EPA sent Jackson emergency administrative order on water system

Updated: Apr. 7, 2021 at 7:47 PM CDT
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JACKSON, Miss. (WLBT) - There are alarming new details about the condition of Jackson’s water treatment system.

We’ve learned that over a year ago, the Environmental Protection Agency sent an emergency administrative order demanding the city fix the water system or face hefty fines.

Documents show this emergency administrative order was sent to the city last March. We’ve heard city officials talk about the EPA inspecting the water treatment plants and this report details what they found.

The EPA report was critical saying Jackson’s water treatment plants were being mismanaged, had routine equipment failures, vital positions to monitor water treatment were not staffed which could lead to water contamination.

The report also said that plant conditions present imminent and substantial endangerment to the people served by the system.

It also said that turbidity disinfection treatment concerns condition of the system has potential for presence of e.coli in the water. City council members, who just learned about the report a year after it was sent to the city, were alarmed.

Councilman Kenneth Stokes said that with all the problems the city’s having with the water system, it may be better to have someone else manage it.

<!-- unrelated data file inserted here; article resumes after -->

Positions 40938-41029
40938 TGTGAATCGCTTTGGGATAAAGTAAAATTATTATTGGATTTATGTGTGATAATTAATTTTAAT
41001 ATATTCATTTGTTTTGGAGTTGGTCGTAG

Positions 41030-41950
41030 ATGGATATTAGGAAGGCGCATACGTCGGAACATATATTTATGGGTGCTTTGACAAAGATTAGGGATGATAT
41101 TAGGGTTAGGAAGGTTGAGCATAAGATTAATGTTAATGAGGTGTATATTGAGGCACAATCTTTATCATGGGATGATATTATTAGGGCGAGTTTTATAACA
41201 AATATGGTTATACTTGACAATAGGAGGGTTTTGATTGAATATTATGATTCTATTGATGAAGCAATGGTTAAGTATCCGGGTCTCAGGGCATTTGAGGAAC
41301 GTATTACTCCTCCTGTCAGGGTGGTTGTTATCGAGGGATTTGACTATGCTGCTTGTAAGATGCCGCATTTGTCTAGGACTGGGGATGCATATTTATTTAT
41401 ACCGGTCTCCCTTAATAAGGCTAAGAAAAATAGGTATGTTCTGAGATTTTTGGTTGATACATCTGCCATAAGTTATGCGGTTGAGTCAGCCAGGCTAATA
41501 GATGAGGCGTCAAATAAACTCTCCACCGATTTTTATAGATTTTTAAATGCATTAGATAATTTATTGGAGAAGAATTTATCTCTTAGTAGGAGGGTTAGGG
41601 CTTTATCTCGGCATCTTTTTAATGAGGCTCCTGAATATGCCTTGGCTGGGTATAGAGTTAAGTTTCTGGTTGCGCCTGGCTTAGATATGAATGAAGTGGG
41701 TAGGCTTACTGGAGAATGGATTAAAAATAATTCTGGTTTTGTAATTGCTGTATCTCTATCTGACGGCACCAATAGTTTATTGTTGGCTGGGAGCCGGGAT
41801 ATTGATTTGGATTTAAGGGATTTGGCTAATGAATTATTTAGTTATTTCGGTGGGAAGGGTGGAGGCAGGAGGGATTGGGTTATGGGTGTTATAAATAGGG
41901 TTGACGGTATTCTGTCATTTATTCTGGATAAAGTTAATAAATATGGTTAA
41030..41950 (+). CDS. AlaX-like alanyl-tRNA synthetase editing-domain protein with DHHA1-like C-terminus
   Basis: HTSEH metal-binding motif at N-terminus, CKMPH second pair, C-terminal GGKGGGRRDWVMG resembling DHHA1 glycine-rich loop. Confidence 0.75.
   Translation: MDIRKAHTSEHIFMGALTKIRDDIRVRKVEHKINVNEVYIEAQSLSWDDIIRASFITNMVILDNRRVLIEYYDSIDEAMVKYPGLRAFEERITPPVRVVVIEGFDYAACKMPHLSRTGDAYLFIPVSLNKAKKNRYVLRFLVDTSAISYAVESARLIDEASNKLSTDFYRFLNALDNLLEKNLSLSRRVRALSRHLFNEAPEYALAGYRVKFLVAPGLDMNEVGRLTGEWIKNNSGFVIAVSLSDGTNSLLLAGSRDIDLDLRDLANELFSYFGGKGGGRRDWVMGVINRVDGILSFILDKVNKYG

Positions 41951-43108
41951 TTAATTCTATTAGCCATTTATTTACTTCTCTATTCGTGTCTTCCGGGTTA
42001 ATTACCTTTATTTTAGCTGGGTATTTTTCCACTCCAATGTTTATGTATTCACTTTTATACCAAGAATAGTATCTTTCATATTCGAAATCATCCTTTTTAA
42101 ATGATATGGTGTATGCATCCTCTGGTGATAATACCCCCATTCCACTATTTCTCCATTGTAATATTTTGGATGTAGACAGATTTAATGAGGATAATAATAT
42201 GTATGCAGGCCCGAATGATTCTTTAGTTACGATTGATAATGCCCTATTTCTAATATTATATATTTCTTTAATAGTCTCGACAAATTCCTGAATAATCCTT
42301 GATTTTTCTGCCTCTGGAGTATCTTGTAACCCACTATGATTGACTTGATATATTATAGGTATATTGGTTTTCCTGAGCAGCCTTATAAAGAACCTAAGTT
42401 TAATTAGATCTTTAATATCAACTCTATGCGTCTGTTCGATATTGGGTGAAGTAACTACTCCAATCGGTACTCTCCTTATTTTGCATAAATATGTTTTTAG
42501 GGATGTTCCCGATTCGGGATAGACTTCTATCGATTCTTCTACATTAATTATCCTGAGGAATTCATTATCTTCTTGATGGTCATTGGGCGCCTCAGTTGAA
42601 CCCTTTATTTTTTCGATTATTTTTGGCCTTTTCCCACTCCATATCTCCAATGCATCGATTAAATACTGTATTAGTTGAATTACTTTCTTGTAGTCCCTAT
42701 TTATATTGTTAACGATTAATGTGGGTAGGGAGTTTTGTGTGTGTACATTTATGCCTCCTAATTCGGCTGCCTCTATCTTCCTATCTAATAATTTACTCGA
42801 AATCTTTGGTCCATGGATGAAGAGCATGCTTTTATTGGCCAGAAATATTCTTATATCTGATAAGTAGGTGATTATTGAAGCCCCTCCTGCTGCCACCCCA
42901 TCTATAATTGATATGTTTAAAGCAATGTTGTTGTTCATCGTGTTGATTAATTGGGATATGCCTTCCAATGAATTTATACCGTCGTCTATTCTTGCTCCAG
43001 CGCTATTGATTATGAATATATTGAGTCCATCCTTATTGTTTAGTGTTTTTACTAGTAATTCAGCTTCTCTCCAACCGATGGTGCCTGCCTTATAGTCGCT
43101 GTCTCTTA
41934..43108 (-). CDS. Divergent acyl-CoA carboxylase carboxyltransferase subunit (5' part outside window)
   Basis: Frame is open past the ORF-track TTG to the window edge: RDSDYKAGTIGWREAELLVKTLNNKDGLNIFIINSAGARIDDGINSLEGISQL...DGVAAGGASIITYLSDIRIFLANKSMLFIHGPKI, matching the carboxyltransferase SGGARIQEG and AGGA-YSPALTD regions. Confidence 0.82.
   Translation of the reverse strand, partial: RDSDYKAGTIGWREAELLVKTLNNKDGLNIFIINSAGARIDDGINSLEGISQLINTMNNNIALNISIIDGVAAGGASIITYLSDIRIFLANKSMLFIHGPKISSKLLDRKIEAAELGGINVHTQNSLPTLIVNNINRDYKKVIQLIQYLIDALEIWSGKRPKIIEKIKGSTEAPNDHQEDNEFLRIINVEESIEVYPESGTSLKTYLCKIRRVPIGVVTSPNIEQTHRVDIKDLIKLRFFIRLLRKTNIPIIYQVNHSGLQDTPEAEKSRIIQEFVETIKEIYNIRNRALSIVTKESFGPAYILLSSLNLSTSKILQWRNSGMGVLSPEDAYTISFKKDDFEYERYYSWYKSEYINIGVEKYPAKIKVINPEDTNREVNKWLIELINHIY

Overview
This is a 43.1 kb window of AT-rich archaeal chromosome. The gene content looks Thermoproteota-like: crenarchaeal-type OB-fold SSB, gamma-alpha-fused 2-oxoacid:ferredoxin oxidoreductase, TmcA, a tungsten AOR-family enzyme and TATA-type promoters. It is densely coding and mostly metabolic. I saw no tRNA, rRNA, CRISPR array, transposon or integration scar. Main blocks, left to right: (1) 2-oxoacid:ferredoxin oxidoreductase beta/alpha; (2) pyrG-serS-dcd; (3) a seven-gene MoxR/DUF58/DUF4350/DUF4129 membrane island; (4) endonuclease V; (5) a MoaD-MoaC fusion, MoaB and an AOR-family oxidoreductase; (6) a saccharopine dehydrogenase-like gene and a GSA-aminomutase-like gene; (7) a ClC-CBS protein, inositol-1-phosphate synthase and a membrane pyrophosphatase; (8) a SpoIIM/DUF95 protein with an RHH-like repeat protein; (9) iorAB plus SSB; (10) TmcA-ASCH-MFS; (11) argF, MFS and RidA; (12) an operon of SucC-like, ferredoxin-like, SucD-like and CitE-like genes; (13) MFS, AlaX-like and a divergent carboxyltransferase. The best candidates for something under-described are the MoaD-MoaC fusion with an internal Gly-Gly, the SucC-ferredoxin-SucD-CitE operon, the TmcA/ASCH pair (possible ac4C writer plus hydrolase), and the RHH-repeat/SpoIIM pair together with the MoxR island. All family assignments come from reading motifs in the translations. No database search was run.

Stokes said, “If the city cannot run it properly and we’re going to experience these water problems every winter where people are going weeks and months without water, then we need to do something different. If something different means we need to get private companies in here to run our water plant, then so be it.”

The city is making nearly $5 million in repairs at both of their water treatment plants. Some city leaders now wonder if the system failure during the ice storm could have been avoided, if only they knew what the EPA had found.

Councilman Ashby Foote said, “It was a great wake up call for the City of Jackson, ordered by the EPA for the emergency that might lie ahead and sure enough we got hit by that emergency, shut down the water system for weeks in some areas of Jackson. Really disrupted the livelihood and quality of life for our citizens, and the city had been warned about that but the council that had not been warned about it and that’s really disappointing.”

Mayor Lumumba sent a letter to the EPA last year promising to follow their guidelines and make repairs. Members of the council hope to have a healthy discussion about that and why they were kept out of the loop at next weeks council meeting.

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